On a path toward a broad-spectrum anti-viral: inhibition of HIV-1 and coronavirus replication by SR kinase inhibitor harmine
Villasmil Ocando, Alonso
Houry, Walid A
UMass Chan AffiliationsPathology
Document TypeJournal Article
MetadataShow full item record
AbstractRNA processing plays a key role in gene expression, allowing for increased protein diversity and functional complexity. Consequently, modulating RNA processing can impact gene function. Given HIV-1's reliance on host RNA processing machinery for viral protein production/replication, modulators of this process could serve as novel anti-virals to complement and/or enhance existing therapies. In this study, screening of several serine-arginine-rich (SR) kinase inhibitors for their impact on HIV-1 gene expression identified harmine as an inhibitor of HIV-1 gene expression in several cell lines and primary CD4+ T cells/macrophages at low micromolar concentrations with limited cell toxicity. Harmine induced a loss of viral structural protein expression associated with reduced HIV-1 unspliced and singly-spliced HIV-1 RNA levels but limited impact on multiply spliced RNAs. Although harmine is a known inhibitor of both DYRK1A and monoaminoxidase A (MAO A), neither DYRK1A depletion nor other MAO A inhibitors had any effect on HIV-1 expression. However, the compound altered the expression of several other SR kinases in primary CD4+ T cells, increasing CLK1 and reducing CLK2 kinase levels, effects known to regulate HIV-1 expression. Harmine was also unique among the SR kinase inhibitors tested for its ability to suppress replication of a seasonal coronavirus, human coronavirus (HCoV)-229E, and multiple severe acute respiratory syndrome coronavirus 2 (SARS-CoV-2) variants, reducing viral protein expression and virus release. Harmine acts post-entry, arresting virus replication even after the onset of viral protein production. At doses required to suppress HIV-1 replication, harmine had limited impact on the host transcriptome, alternative splicing, or alterative polyadenylation as assessed by RNA-Seq. Together, our study demonstrates the feasibility of targeting host RNA processing to inhibit a range of viruses with minimal impact on the host cell. IMPORTANCE This study highlights the crucial role RNA processing plays in regulating viral gene expression and replication. By targeting SR kinases, we identified harmine as a potent inhibitor of HIV-1 as well as coronavirus (HCoV-229E and multiple SARS-CoV-2 variants) replication. Harmine inhibits HIV-1 protein expression and reduces accumulation of HIV-1 RNAs in both cell lines and primary CD4+ T cells. Harmine also suppresses coronavirus replication post-viral entry by preferentially reducing coronavirus sub-genomic RNA accumulation. By focusing on host factors rather than viral targets, our study offers a novel approach to combating viral infections that is effective against a range of unrelated viruses. Moreover, at doses required to inhibit virus replication, harmine had limited toxicity and minimal effect on the host transcriptome. These findings support the viability of targeting host cellular processes as a means of developing broad-spectrum anti-virals.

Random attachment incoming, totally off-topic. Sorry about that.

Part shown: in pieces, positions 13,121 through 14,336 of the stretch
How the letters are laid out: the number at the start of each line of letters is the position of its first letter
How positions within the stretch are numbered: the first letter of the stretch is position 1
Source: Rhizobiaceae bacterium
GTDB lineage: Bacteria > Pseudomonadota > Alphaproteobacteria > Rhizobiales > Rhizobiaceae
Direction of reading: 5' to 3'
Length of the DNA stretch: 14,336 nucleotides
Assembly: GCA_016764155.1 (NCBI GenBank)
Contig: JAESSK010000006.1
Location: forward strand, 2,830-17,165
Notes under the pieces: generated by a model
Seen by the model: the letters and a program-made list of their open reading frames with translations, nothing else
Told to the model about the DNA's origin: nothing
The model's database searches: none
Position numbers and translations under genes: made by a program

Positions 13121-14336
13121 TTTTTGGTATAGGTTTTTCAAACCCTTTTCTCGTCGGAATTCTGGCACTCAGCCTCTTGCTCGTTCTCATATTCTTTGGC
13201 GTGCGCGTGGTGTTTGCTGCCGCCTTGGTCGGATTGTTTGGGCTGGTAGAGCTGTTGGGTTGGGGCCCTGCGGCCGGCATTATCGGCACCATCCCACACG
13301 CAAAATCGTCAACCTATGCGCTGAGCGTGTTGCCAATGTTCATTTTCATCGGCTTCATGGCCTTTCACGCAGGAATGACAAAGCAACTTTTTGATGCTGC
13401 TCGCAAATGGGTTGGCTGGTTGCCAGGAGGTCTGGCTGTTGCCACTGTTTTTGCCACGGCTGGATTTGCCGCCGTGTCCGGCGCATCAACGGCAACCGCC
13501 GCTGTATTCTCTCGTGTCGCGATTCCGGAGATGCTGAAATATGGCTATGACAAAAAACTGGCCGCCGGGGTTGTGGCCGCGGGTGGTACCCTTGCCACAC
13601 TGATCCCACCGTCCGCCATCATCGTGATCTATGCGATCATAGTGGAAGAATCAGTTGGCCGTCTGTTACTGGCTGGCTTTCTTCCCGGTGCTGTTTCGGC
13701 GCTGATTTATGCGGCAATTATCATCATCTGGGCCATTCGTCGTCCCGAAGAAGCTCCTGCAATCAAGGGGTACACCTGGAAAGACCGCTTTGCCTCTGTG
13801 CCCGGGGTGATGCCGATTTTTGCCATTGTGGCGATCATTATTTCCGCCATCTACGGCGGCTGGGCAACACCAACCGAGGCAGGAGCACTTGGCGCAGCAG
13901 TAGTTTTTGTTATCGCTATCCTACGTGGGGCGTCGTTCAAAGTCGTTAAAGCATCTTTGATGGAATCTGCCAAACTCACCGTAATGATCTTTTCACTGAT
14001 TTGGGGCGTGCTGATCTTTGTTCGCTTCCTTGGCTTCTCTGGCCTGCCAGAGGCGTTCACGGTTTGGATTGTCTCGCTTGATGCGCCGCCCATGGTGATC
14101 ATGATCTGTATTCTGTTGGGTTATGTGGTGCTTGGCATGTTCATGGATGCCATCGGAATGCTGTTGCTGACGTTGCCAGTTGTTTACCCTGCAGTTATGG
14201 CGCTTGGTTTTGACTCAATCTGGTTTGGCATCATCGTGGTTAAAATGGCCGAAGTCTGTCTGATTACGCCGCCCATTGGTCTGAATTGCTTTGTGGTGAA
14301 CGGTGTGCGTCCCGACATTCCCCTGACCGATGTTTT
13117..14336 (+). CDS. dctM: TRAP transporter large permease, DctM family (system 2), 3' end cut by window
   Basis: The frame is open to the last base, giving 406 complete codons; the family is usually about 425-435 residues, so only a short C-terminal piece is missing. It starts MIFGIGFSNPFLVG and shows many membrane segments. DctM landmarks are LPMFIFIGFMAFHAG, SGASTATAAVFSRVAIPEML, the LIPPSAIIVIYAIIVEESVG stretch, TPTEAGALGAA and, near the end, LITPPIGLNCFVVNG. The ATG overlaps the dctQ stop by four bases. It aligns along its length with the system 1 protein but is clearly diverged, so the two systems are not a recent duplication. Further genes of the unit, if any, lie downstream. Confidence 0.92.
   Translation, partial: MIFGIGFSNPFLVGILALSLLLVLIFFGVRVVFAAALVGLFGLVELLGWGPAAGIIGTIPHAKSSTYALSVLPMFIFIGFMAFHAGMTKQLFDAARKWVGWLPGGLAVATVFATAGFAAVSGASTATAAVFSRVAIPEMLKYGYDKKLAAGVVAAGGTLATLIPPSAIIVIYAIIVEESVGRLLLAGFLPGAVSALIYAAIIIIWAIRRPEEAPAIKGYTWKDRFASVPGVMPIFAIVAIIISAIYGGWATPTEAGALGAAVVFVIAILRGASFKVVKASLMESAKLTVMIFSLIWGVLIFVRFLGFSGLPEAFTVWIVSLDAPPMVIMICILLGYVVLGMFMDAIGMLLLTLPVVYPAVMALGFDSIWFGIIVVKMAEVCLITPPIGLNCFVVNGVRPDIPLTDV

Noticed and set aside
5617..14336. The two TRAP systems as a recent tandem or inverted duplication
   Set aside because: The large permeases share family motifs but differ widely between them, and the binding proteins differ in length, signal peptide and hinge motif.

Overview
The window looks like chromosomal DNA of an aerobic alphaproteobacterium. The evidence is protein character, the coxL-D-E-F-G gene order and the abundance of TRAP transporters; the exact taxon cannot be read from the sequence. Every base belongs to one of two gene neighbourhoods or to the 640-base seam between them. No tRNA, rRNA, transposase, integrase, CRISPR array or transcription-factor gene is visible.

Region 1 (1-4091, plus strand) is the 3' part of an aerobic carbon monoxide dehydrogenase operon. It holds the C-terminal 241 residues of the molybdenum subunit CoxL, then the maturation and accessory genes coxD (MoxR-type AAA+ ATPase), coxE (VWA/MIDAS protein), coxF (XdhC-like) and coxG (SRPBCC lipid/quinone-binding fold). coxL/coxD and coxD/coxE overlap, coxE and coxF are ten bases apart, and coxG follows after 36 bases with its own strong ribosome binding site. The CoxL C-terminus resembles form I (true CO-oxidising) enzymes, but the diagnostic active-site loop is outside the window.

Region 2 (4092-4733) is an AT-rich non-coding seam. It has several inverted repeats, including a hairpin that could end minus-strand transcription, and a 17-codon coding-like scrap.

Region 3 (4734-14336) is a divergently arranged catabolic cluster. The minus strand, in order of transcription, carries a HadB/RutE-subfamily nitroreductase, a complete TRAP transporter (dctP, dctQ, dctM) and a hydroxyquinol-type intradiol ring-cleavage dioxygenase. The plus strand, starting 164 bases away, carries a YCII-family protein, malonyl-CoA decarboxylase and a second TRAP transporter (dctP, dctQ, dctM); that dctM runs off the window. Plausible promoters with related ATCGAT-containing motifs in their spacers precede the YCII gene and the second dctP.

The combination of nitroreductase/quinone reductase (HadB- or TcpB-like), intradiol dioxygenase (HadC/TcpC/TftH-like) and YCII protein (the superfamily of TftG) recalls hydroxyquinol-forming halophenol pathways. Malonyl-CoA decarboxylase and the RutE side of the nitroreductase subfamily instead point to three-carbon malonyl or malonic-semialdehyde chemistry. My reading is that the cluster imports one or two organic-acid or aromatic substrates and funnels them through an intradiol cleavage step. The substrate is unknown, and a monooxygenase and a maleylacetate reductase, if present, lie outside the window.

SourceDahal S, Clayton K, Cabral T, Cheng R, Jahanshahi S, Ahmed C, Koirala A, Villasmil Ocando A, Malty R, Been T, Hernandez J, Mangos M, Shen D, Babu M, Calarco J, Chabot B, Attisano L, Houry WA, Cochrane A. On a path toward a broad-spectrum anti-viral: inhibition of HIV-1 and coronavirus replication by SR kinase inhibitor harmine. J Virol. 2023 Sep 14:e0039623. doi: 10.1128/jvi.00396-23. Epub ahead of print. PMID: 37706687.
Permanent Link to this Itemhttp://hdl.handle.net/20.500.14038/52668
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Except where otherwise noted, this item's license is described as Copyright © 2023 Dahal et al. This is an open-access article distributed under the terms of the Creative Commons Attribution 4.0 International license.